Numbers 29 - Continuing on with this reprise of the sacrificial offerings throughout the year:
· New Years Day--a sacred assembly, no work and the trumpet shall be sounded. The offerings shall consist of one bullock, one ram and seven lambs with cereal and libations; plus the sin offering, this all in addition to the New Moon and Daily Offerings.
· The Day of Atonement--there shall be a sacred assembly and no work. The people shall “mortify themselves” and offer one bullock, one ram, seven lambs etc. and one goat, the sin offering.
· The Feast of Booths—the most popular of feasts--a sacred assembly and no work. Then for seven days celebrate a pilgrimage feast, offering thirteen bullocks, two rams, fourteen lambs and cereal offerings plus the one goat. On the second day twelve bullocks, two rams, fourteen lambs and one goat shall be offered together with cereal and libations. On the fourth day and each day thereafter the offerings shall be the same except that the number of bullocks shall decrease by one each day, continuing until the seventh day. On the eighth day, there shall be a solemn meeting and one bullock, one ram, seven lambs and one goat.
Numbers 30 - Moses continues giving instructions especially with respect to vows and oaths. The chapter emphasizes the sanctity of a man’s oath. The other focus concerns the oaths of women--while a woman is in her father’s household or married, her father or husband may by his disapproval of any vow or oath she has made, release her from it without incurring the displeasure of the Lord. But if a woman is on her own, a widow or independent of her father’s household, she has capacity to bind herself as a man may.
Origen (185-254 AD)
De Principiis (First Principles)
3 – Many saints “participate in the Holy Spirit,” a “sanctifying power, in which all are said to have a share who have deserved to be sanctified by His grace.” Origen is a proponent of seeing faith proven by “works.”
Origen compares participation in the Holy Spirit with participation in a science, discipline or art like medicine. Those who are part of some “art” like this cannot be thought of as “a body” – it is more like a “communion” in an intellectual realm that “subsists and exists in a peculiar [unique?] manner. . .”
4 – Origen then turns to how the Gospel uses the term “Spirit.” “We find, without any doubt, that He [Jesus] spoke these words to the Samaritan woman, saying to her, who thought, agreeably to the Samaritan view, that God ought to be worshipped on Mount Gerizim, that ‘God is a Spirit.’ For the Samaritan woman, believing Him to be a Jew, was inquiring of Him whether God ought to be worshipped in Jerusalem or on this mountain; and her words were, ‘All our fathers worshipped on this mountain, and ye say that in Jerusalem is the place where we ought to worship.’ To this opinion of the Samaritan woman . . . the Savior answered that he who would follow the Lord must lay aside all preference for particular places, and thus expressed Himself: ‘The hour is coming when neither in Jerusalem nor on this mountain shall the true worshippers worship the Father. God is a Spirit, and they who worship Him must worship Him in spirit and in truth.’ . . . He called God a Spirit, that He might distinguish Him from bodies; and He named Him the truth, to distinguish Him from a shadow or an image.”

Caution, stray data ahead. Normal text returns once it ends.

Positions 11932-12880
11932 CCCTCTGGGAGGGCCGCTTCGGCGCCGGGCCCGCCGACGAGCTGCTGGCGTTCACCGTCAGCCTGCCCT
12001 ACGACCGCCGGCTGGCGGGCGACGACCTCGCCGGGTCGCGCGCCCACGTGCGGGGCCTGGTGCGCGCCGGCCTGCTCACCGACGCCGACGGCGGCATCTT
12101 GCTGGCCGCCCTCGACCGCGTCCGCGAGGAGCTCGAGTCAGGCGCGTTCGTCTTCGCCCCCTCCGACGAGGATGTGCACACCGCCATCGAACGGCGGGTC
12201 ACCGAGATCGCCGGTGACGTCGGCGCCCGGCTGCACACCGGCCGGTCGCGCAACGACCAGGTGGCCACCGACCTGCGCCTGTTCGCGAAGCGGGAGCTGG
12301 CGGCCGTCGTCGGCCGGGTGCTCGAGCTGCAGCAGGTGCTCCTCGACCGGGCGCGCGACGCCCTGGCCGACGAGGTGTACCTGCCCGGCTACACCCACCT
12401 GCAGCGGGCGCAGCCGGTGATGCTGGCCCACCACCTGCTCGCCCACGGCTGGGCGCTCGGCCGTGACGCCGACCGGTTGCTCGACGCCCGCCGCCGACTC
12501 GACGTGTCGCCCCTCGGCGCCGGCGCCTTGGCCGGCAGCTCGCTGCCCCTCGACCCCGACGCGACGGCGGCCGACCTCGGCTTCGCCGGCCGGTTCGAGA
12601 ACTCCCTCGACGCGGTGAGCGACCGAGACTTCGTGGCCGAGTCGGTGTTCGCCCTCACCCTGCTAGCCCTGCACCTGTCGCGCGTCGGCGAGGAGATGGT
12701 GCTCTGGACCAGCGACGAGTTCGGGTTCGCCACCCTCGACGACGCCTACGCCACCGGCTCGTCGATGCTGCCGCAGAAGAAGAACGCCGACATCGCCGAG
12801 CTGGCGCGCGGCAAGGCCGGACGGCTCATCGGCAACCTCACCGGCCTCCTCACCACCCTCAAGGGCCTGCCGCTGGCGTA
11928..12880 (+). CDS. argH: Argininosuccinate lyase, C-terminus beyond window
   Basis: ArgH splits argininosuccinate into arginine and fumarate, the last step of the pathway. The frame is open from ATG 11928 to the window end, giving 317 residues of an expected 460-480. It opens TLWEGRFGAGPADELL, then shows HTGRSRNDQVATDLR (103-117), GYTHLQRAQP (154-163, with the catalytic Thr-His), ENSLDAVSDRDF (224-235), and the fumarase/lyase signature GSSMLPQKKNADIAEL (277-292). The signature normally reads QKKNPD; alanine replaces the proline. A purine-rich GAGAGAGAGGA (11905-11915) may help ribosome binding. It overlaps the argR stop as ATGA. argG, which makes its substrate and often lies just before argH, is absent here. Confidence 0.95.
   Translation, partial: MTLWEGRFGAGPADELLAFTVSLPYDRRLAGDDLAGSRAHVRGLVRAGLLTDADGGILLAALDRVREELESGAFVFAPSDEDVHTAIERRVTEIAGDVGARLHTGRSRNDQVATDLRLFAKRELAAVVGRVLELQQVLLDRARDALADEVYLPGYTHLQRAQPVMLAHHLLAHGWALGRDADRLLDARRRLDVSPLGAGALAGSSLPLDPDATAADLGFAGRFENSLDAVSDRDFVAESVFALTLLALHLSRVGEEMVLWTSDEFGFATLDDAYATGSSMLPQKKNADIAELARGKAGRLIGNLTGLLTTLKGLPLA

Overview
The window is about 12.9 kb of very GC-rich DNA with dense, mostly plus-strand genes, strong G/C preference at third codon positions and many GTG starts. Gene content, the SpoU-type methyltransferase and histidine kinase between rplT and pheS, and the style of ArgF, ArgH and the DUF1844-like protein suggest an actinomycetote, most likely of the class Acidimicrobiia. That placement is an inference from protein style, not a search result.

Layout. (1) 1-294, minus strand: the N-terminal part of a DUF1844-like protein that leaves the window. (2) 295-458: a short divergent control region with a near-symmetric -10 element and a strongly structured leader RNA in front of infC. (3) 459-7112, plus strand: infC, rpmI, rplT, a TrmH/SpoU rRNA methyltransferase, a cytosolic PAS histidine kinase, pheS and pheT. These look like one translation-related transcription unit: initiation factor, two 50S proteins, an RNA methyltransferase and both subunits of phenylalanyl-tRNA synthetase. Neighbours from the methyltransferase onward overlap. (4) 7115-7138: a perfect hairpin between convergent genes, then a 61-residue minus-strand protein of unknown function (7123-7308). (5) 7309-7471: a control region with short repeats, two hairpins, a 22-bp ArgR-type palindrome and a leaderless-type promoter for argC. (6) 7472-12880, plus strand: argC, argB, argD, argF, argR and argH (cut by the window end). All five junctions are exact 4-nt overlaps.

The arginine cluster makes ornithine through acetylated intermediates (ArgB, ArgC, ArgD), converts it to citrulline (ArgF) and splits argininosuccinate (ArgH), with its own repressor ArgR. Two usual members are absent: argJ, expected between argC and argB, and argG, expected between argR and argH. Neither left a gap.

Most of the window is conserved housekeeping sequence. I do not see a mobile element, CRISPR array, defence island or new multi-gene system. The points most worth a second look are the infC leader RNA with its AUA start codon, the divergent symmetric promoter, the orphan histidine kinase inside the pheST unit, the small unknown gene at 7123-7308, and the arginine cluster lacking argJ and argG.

5 – Having put to rest the notion that God might be conceived of as some kind of “body,” he says, “God is incomprehensible, and incapable of being measured. For whatever be the knowledge which we are able to obtain of God, either by perception or reflection, we must of necessity believe that He is by many degrees far better than what we perceive Him to be.”
It is the same as if a person’s eyes were particular sensitive to light and were not able to even look at a small spark, were then forced to look up at the sun. “So our understanding, when shut in by the fetters of flesh and blood, and rendered, on account of its participation in such material substance, duller and more obtuse, although, in comparison with our bodily nature, it is esteemed to be far superior, yet, in its efforts to examine and behold incorporeal things, scarcely holds the place of a spark or lamp. But among all intelligent, that is, incorporeal beings, what is so superior to all others—so unspeakably and incalculably superior—as God, whose nature cannot be grasped or seen by the power of any human understanding, even the purest and brightest?”